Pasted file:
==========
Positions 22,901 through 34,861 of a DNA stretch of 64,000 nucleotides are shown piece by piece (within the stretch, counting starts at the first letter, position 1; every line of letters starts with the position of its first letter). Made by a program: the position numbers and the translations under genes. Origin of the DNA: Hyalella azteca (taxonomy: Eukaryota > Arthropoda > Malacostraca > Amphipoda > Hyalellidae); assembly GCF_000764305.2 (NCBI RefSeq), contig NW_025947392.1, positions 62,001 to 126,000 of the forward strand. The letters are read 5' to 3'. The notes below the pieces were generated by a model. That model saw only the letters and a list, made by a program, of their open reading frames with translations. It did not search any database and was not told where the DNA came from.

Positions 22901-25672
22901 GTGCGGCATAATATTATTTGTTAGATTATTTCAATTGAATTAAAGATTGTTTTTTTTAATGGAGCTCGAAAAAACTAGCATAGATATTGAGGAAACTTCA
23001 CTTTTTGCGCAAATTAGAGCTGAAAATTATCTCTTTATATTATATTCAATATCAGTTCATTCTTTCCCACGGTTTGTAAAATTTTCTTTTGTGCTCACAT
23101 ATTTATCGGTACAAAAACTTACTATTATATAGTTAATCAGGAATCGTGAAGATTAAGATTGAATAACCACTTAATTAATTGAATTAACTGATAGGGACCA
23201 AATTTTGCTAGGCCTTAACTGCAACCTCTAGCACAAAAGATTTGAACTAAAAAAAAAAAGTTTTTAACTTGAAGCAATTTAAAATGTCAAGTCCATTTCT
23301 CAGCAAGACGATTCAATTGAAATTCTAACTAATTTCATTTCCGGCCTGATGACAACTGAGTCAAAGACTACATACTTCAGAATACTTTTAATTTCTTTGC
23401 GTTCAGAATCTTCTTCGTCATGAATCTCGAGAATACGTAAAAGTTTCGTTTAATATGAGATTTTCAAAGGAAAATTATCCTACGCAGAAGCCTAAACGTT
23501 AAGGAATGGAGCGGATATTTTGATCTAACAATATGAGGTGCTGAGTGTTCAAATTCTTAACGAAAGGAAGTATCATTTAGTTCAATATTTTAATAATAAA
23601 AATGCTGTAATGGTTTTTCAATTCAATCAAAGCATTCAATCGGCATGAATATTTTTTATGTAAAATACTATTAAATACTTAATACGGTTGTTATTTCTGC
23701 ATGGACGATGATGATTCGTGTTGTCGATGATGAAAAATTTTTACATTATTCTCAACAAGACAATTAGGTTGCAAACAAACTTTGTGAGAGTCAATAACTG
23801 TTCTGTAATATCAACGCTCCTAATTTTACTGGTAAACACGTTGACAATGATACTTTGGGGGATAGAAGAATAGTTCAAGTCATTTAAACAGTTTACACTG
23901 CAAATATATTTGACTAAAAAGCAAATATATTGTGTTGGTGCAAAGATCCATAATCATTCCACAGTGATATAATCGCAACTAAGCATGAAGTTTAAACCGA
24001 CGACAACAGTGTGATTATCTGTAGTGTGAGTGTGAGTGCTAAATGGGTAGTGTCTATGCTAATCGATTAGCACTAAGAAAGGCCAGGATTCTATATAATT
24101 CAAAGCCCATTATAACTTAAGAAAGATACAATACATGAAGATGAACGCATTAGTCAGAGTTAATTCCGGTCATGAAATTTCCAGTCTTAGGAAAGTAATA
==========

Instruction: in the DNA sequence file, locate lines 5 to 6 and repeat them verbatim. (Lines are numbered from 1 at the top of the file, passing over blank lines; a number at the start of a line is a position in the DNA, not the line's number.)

23101 ATTTATCGGTACAAAAACTTACTATTATATAGTTAATCAGGAATCGTGAAGATTAAGATTGAATAACCACTTAATTAATTGAATTAACTGATAGGGACCA
23201 AATTTTGCTAGGCCTTAACTGCAACCTCTAGCACAAAAGATTTGAACTAAAAAAAAAAAGTTTTTAACTTGAAGCAATTTAAAATGTCAAGTCCATTTCT